Using Formative Research to Develop a Hospital-Based Perinatal Public Health Intervention in the United States: The Thirty Million Words Initiative Newborn Parent Education Curriculum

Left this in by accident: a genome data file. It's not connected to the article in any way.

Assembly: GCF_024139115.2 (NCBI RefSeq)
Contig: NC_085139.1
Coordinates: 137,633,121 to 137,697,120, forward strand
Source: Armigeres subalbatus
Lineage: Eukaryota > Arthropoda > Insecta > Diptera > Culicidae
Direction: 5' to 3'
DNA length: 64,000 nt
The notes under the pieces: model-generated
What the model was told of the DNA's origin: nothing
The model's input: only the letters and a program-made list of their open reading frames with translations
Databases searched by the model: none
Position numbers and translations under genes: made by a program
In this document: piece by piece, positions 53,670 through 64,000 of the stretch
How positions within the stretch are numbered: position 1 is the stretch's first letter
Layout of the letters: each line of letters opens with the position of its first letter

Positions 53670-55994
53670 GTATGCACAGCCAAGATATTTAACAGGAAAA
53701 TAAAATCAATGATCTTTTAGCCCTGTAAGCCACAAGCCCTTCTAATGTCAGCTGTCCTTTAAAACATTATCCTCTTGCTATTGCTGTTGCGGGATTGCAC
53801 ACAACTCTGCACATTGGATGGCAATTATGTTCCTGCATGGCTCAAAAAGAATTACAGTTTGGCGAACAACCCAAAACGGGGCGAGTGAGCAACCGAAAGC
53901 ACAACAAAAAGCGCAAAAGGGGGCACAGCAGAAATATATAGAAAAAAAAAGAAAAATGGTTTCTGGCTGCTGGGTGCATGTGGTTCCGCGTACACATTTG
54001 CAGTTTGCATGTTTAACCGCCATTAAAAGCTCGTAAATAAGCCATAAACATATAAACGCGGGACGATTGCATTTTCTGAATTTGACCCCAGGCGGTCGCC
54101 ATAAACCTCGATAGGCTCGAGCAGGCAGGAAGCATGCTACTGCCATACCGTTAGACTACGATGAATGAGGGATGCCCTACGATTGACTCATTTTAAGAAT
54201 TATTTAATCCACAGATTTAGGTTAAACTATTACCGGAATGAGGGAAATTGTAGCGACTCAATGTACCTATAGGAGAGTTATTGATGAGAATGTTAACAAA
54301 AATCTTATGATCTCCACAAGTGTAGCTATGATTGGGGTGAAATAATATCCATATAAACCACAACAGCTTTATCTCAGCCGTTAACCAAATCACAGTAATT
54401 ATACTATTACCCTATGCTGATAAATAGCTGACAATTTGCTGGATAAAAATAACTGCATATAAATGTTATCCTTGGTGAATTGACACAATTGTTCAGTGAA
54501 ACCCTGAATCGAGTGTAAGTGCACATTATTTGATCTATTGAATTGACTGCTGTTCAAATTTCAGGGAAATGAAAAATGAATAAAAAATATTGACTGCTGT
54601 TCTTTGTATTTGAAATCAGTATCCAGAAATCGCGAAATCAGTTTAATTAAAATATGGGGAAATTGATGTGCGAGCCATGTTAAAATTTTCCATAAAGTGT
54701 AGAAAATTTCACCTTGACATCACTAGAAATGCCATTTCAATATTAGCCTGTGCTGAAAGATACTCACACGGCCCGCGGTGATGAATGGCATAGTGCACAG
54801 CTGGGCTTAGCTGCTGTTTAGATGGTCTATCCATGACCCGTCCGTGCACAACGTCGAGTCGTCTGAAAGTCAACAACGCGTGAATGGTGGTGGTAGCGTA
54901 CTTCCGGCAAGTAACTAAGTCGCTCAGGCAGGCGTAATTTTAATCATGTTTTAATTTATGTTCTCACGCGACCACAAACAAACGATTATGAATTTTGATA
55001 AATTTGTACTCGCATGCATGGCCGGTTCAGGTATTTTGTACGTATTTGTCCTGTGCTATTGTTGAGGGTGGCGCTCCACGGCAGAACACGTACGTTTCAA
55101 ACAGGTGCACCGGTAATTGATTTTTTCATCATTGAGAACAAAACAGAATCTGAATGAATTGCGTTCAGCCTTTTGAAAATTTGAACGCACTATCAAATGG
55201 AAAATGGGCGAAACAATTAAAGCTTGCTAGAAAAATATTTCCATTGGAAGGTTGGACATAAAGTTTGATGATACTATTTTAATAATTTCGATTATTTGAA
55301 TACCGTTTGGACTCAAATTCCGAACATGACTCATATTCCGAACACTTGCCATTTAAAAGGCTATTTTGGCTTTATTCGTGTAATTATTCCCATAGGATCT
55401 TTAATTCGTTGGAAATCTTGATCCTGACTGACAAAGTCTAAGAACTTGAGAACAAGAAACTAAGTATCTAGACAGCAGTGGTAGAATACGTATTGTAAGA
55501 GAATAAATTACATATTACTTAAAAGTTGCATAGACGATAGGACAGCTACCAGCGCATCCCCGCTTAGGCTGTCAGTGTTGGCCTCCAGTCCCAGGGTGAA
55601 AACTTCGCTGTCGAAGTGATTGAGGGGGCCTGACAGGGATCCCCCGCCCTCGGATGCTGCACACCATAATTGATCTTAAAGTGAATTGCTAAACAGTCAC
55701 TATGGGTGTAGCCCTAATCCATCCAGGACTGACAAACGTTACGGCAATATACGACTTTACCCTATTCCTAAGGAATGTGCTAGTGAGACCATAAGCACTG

Parents and caregivers do not exist in a vacuum and, with regard to crafting impactful interventions, it is increasingly being recognized that there are no one-size-fits-all approaches to behavior change. Implementing research to practice is a complex endeavor and requires the adaptation of basic research findings to different cultural and environmental contexts of intended beneficiaries (Sepinwall, 2002; Weisner & Hay, 2014). The practice of formative research allows for the systematic assessment of diverse implementation contexts and provides insights into responsive adaptations of content and delivery. In this study, we detail the use of formative testing to inform the development of a curriculum designed to support the Universal Newborn Hearing Screening (UNHS). The Thirty Million Words Initiative Newborn (TMW-Newborn) Parent Education Curriculum provides caregivers of newborns with information on the UNHS. The curriculum also illustrates the importance of identifying newborns who are deaf or hard of hearing (DHH) to ensure that caregivers learn how to promote early language development. The information provided could potentially reduce lost-to-follow up (LFU) rates for newborns who may be DHH. Using qualitative methods, we collected and responded to feedback obtained from caregivers of newborns and were able to gear content, messaging, and delivery of the intervention to stakeholder needs. A subsample of participants also completed a knowledge survey testing their understanding of intervention content prior to receiving the intervention, as well as the day after. The results showed that participant scores increased significantly post-intervention.